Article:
Exclusive: Massachusetts' regulator eyes other firms on research
By Svea Herbst-Bayliss
BOSTON (Reuters) - Massachusetts' top securities regulator said on Friday that his office is looking into whether top Wall Street investment banks in addition to Citigroup have leaked research in violation of state law on how to share this kind of information.
"We are looking at all of them, Morgan Stanley, Goldman Sachs, JPMorgan," regulator William Galvin said in a telephone interview about the probe. "It is a very active investigation," Galvin said, declining to give more information about what kind of charges may be made.
Earlier on Friday, Galvin's office said it has won a $2 million settlement with Citigroup after two of its analysts doled out information about top technology companies to a small number of journalists. Citi fired Mark Mahaney, the senior analyst in the case, and an unnamed junior analyst in the wake of the Massachusetts probe.
Galvin's office said Citi's junior analyst passed on some of the bank's confidential financial forecasts about Facebook while the senior analyst passed on confidential information about Google unit YouTube. Galvin said the Citi case was concluded first because his investigators were able to find emails to prove the information was discussed improperly.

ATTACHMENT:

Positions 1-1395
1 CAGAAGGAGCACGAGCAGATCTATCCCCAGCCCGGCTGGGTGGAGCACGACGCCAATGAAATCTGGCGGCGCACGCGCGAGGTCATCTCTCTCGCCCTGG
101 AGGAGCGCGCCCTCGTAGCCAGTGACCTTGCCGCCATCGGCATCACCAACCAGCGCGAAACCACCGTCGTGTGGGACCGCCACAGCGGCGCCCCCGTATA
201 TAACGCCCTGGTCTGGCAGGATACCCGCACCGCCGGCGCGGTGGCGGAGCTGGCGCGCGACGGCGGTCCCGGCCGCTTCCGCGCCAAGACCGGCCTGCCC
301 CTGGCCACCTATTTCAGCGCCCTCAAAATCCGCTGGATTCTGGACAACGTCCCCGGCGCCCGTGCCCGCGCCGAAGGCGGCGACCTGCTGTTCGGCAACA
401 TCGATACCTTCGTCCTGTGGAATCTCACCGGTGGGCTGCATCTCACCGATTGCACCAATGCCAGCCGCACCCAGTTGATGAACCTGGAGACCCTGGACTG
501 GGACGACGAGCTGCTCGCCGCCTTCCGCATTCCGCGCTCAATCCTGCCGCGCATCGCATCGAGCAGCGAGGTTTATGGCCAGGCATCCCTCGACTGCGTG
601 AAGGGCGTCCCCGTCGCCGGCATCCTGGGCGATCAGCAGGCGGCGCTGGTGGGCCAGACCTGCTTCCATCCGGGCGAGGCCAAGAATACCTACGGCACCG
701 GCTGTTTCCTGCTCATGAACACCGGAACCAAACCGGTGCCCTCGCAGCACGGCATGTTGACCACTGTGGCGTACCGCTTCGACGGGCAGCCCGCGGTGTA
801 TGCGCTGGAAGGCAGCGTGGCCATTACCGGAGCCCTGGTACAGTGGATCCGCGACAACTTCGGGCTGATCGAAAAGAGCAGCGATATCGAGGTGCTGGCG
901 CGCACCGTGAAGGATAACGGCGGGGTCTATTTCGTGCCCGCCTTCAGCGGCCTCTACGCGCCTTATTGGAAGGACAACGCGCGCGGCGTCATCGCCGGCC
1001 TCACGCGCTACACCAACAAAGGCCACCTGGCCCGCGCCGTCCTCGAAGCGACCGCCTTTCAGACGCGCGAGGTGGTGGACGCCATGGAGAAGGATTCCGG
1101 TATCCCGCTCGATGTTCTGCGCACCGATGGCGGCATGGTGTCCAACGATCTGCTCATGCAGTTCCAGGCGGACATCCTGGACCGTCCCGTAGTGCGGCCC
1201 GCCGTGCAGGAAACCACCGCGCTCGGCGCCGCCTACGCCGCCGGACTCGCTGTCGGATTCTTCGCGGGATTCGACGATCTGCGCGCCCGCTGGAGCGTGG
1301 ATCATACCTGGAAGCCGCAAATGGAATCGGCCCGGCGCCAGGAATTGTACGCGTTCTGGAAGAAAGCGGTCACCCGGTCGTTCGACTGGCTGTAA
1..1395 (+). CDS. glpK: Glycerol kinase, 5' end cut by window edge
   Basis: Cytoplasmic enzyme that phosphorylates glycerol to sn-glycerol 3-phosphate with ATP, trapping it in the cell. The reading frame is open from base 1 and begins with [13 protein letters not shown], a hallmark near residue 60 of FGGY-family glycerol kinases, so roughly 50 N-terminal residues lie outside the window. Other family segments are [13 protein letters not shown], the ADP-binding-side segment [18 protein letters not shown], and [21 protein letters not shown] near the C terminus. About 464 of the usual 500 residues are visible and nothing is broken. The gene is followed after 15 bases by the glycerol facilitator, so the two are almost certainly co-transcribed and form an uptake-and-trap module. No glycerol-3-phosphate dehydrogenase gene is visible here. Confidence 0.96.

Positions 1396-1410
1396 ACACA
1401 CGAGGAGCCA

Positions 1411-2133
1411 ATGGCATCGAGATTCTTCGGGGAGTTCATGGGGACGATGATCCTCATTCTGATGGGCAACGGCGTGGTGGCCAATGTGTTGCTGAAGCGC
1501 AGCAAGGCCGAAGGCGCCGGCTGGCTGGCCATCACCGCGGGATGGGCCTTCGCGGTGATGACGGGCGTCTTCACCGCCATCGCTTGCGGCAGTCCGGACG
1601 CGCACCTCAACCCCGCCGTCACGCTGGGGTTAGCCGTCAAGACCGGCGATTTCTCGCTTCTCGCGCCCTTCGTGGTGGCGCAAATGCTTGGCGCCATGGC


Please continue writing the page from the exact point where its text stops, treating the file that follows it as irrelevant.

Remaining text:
"This is a recurring theme. The banks promise there is a firewall between research and marketing, that they will observe the quiet period, but that is clearly not the case," Galvin said.
He said he is pursuing the investigation nearly a decade after big banks reached a global settlement on research to make sure that investors are protected. "This is about not having two sets of rules one for preferred clients and one for everyone else," Galvin said.
Galvin has a reputation for acting quickly on issues where federal regulators may be slower to move in. "Mr. Galvin is very aggressive, and, in fairness, does a great job in upholding the law in Massachusetts," said Anthony Sabino, a business professor at St. John's University.
He also said there may be more to come on how the banks treated clients.
"Keep in mind this is but a preview of the ongoing shareholder litigation, regulatory investigations, and so on trying to find out what went wrong with the Facebook IPO."
(Reporting By Svea Herbst-Bayliss; Editing by Gerald E. McCormick and Steve Orlofsky)
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